Directional coronary collateral growth with chronic circumflex occlusion in the dog.
The object of this study was to determine whether coronary collateral resistances were dependent on the direction of perfusion and to investigate whether a pattern of collateral growth with gradual circumflex occlusion could be discerned. In 12 dogs an Ameroid occluder was placed on the circumflex for 1 month, and six dogs for 3 months; 12 dogs served as controls. The circumflex, left anterior descending, and right coronary arteries were separately but simultaneously perfused in an isolated heart preparation in which the vasculature was maximally dilated with dipyridamole. Collateral flows were determined by measuring retrograde flows for two vessels simultaneously. The results showed that collateral flows from the right to the left coronaries in control dogs were 3.5-fold larger than when these collateral beds were perfused in the opposite direction. This difference in the 1- and 3-month Ameroid groups was approximately 20-fold. Relative to the control group, the collateral resistances from right to left coronary vessels were an average of 10-fold less in the 1- and 3-month groups, but there was no significant differences in resistance in the collaterals perfused from the left to the right. The results strongly suggest that collateral proliferation occurs in response to hypoxia rather than to a pressure gradient, and that collateral development is toward the hypoxid area.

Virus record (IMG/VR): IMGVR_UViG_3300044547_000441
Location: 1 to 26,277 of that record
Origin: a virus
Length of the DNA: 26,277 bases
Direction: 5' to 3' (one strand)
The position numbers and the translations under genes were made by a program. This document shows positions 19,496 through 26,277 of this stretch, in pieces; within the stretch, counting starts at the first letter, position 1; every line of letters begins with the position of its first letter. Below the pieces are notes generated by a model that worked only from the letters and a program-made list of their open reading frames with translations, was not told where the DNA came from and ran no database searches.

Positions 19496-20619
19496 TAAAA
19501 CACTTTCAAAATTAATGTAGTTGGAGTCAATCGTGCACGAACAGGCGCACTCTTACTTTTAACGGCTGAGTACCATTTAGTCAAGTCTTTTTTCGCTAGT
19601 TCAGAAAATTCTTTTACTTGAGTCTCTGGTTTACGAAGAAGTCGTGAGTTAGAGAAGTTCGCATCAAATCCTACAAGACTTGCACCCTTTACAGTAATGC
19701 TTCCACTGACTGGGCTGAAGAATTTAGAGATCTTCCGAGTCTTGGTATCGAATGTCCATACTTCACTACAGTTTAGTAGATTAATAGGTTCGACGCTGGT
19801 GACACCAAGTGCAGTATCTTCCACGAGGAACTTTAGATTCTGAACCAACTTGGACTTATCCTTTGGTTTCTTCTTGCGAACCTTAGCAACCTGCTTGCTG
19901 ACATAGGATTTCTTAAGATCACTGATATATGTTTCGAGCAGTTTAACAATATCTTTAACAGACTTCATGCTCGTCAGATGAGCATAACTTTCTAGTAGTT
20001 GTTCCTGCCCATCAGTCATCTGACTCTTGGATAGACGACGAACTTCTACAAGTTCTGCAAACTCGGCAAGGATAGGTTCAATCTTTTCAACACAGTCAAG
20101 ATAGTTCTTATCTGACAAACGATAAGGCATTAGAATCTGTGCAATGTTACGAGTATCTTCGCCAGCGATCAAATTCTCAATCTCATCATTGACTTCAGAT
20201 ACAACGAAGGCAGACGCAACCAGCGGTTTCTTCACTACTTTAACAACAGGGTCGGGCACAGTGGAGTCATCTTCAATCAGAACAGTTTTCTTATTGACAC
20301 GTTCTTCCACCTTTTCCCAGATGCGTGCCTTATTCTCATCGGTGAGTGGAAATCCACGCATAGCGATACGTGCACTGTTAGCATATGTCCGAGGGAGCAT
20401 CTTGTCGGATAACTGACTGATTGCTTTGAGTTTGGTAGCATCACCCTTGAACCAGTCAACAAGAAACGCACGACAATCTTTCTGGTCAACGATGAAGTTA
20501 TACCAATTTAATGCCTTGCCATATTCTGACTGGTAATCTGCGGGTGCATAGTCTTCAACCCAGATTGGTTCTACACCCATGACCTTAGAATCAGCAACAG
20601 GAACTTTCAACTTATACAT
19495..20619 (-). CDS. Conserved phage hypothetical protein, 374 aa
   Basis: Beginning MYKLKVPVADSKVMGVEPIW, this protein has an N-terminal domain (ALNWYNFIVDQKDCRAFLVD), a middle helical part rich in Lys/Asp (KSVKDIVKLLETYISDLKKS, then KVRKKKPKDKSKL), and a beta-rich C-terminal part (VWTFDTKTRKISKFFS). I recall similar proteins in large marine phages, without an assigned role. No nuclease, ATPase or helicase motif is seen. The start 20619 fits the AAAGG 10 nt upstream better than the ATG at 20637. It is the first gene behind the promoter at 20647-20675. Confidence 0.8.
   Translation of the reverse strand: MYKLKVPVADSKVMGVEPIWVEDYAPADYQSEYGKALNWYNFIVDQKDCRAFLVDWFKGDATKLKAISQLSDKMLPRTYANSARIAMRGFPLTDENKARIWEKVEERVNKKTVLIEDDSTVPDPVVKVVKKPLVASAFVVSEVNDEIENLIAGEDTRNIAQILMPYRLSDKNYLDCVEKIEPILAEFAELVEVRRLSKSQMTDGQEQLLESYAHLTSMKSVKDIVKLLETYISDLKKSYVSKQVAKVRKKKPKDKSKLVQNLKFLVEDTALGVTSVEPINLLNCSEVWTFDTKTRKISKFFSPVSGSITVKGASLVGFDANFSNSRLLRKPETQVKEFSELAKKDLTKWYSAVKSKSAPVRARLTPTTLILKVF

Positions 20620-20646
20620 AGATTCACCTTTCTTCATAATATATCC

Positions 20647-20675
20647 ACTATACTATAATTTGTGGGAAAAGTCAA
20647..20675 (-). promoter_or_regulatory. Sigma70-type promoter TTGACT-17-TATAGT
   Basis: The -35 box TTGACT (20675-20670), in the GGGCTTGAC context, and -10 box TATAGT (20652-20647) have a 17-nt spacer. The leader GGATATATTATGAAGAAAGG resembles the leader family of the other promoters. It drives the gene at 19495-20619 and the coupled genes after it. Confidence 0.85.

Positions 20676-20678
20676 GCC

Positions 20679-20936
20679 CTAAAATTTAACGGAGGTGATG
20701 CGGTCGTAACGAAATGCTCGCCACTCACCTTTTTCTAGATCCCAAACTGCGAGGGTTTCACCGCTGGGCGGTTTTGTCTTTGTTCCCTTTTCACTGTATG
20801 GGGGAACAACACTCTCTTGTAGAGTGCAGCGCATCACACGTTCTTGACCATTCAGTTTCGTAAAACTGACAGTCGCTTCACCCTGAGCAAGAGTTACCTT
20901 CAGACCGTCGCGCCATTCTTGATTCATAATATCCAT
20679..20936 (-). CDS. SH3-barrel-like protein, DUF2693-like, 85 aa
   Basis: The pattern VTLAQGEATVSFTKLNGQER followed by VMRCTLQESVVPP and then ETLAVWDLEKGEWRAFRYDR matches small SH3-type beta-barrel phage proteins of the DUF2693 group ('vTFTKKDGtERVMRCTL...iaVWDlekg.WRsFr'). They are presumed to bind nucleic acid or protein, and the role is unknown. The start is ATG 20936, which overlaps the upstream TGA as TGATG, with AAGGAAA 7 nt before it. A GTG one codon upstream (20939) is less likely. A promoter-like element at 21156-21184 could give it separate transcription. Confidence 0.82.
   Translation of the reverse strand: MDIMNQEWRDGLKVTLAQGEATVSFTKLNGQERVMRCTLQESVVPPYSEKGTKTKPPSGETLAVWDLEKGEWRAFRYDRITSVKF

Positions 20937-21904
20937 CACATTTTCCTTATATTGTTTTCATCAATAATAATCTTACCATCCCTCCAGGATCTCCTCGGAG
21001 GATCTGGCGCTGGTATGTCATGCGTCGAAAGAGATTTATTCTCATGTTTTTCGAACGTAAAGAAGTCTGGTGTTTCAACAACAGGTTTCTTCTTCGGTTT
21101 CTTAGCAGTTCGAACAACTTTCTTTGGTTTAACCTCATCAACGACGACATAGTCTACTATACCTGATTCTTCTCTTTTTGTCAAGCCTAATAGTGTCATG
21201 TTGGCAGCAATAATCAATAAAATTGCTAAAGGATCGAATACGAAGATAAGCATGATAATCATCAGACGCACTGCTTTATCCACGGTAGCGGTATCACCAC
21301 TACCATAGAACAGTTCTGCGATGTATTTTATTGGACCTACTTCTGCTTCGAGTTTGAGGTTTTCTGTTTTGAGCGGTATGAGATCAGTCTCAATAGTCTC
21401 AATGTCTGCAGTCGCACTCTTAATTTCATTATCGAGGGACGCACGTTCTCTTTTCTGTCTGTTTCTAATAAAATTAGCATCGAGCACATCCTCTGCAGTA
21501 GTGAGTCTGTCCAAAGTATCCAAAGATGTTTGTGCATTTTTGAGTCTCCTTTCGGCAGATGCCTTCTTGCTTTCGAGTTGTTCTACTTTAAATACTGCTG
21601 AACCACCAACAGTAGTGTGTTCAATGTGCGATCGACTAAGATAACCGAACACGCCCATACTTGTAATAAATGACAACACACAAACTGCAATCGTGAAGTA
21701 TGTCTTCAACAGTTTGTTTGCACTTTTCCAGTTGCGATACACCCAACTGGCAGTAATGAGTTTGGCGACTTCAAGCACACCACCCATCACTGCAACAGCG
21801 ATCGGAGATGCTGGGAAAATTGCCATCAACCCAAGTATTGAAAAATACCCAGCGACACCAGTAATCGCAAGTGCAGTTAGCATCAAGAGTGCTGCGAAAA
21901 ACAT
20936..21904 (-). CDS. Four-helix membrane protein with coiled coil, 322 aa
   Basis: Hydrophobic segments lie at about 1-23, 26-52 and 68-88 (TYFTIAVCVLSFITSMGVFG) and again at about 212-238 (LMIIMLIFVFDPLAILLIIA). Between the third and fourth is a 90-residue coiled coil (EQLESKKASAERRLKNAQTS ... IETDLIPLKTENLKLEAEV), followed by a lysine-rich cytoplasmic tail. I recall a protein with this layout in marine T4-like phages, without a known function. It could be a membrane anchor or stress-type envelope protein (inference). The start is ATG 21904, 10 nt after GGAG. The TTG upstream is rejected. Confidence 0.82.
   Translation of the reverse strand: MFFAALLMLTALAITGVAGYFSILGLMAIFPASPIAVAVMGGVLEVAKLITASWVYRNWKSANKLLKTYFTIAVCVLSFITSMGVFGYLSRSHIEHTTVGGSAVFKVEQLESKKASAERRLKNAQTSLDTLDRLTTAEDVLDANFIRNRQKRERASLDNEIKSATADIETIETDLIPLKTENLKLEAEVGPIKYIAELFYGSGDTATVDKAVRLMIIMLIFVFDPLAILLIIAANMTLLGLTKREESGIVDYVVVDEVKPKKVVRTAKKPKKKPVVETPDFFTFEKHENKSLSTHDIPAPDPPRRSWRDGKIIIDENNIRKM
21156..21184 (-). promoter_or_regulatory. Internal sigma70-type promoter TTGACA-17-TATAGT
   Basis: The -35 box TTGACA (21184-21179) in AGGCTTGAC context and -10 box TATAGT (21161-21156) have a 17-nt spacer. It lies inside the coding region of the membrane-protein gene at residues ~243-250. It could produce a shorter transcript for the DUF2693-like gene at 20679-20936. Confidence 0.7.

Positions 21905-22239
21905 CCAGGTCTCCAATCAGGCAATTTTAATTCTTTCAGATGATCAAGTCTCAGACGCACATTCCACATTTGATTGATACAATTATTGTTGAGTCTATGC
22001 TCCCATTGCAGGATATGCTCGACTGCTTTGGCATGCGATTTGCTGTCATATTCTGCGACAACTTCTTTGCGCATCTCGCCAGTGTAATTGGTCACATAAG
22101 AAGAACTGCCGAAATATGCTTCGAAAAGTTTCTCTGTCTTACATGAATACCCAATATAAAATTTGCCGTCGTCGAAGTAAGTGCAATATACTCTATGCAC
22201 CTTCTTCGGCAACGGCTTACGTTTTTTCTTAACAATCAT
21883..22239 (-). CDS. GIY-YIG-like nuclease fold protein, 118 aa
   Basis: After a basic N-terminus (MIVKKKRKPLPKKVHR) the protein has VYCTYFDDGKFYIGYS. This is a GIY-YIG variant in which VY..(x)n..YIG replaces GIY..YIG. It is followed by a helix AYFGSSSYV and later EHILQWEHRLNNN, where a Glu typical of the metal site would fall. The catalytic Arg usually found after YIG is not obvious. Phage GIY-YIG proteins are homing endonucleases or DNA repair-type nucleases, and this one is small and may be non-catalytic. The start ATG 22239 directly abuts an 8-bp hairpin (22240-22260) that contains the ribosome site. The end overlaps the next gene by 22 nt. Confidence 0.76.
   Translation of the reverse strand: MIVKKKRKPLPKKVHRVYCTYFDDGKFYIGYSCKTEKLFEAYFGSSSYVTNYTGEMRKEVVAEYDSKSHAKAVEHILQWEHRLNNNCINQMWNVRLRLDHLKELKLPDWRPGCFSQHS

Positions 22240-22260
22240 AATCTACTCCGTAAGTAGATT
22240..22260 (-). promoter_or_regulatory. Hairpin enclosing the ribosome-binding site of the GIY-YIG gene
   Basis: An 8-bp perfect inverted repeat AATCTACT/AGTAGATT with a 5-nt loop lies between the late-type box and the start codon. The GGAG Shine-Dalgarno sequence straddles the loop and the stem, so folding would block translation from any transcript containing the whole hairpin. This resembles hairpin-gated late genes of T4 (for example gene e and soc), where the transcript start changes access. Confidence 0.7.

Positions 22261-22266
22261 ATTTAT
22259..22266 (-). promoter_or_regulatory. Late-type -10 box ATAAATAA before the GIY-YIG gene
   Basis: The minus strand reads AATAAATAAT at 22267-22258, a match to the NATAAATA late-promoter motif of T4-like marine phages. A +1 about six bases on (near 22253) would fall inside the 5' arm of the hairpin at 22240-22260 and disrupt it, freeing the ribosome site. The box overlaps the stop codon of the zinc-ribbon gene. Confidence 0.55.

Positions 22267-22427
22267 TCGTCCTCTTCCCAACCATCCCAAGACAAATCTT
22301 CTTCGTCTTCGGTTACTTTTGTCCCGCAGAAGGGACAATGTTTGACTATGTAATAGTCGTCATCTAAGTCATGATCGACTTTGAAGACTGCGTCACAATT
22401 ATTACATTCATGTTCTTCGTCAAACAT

- Copyright © 1977 by American Heart Association